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Friction-induced sheet nacre fracture: effects of nano-shocks on cracks location

Abstract : Nacre (the pearly internal layer of molluscan shells) is an attractive nanocomposite displaying high mechanical properties, low density and a good biocompatibility with human bones. It is currently studied for both the prosthesis design and the creation of new organic/inorganic hybrid materials by mimicking biomineralisation processes. These exceptional mechanical properties are ascribed to its highly ordered layered 'bricks and mortar' microstructure and more particularly to the energy absorption ability of the mortar during crack propagation. However, this ability appears to be drastically reduced in presence of nano-shocks generated during friction by the dynamic solicitations. This paper compares two Finite Element simulations – a quasi-static compression test and a dynamic impact test – in order to consider the fracture mechanisms induced by friction. It reveals that cracks migrate from the mortar to the bricks, involving in the latter case, the formation of wear nano-debris. These numerical results are confronted with experimental results during friction.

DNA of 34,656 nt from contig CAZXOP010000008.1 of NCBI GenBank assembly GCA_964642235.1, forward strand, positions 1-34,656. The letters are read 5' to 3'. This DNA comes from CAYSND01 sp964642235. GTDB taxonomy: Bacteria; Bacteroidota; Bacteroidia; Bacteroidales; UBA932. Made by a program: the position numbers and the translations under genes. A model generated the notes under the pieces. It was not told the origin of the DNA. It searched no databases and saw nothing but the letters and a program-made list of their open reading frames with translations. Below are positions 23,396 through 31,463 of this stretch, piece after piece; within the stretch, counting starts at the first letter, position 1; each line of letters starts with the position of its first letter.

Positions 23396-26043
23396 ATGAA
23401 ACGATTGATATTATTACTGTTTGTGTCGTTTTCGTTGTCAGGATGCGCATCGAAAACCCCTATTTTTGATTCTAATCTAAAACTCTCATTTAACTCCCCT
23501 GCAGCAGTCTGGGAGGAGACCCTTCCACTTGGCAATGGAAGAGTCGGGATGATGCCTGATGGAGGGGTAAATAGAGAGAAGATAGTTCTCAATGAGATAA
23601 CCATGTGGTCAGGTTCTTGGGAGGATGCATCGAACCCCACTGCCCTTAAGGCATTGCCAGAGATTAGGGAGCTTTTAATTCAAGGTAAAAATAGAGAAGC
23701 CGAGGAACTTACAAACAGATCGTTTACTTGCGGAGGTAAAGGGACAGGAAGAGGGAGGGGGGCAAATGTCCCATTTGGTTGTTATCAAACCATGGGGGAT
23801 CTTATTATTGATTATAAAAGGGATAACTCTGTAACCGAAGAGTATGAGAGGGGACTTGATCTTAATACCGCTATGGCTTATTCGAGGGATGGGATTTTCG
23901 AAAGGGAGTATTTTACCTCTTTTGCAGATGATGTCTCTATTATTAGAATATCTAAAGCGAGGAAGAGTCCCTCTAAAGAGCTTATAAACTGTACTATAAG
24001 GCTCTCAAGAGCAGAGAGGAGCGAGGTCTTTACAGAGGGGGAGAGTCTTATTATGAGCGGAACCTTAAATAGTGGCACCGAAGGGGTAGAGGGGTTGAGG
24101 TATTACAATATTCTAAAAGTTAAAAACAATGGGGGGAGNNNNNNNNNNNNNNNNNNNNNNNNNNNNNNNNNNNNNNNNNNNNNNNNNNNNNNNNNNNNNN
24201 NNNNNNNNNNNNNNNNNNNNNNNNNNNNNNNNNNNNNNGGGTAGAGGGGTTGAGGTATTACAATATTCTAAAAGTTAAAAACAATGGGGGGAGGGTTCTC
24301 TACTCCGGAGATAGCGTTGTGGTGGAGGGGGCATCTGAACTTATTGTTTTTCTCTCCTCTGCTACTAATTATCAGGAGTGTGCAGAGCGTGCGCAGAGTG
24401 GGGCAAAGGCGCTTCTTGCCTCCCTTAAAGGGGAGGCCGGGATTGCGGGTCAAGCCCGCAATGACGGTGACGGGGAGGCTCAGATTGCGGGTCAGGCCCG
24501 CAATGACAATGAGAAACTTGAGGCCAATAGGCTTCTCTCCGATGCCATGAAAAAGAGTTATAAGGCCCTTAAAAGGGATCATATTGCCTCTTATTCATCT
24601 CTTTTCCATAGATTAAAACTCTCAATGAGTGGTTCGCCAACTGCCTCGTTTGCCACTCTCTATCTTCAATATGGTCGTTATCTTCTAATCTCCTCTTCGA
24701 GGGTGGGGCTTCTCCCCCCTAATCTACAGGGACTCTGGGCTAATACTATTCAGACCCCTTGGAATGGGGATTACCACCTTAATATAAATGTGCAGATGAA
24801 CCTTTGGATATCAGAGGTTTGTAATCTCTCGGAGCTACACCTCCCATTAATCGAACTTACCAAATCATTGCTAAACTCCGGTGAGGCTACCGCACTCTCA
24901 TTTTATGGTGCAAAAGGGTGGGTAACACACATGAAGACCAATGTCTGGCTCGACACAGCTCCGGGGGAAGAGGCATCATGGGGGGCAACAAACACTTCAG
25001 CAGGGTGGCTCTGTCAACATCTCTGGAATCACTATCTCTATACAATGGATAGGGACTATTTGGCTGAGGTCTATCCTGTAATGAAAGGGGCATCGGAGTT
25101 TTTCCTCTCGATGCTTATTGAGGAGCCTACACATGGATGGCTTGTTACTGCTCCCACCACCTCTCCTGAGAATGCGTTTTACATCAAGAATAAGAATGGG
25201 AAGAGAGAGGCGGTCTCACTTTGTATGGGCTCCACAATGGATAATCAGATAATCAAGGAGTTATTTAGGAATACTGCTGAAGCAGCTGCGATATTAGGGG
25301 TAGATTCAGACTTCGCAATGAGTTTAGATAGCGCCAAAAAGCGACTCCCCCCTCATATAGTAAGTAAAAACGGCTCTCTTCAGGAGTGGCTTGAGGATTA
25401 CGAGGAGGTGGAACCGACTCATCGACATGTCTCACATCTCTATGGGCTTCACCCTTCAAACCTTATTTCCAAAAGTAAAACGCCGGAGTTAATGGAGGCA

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Submitted on : Wednesday, November 7, 2007 - 3:42:26 PM
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Long-term archiving on: : Sunday, April 11, 2010 - 11:36:46 PM

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Philippe Stempflé, Olivier Pantalé, Richard Kouitat Njiwa, Marthe Rousseau, Evelyne Lopez, et al.. Friction-induced sheet nacre fracture: effects of nano-shocks on cracks location. International Journal of Nanotechnology, Inderscience, 2007, 4 (6), pp.712-729. ⟨10.1504/IJNT.2007.015466⟩. ⟨insu-00181111⟩

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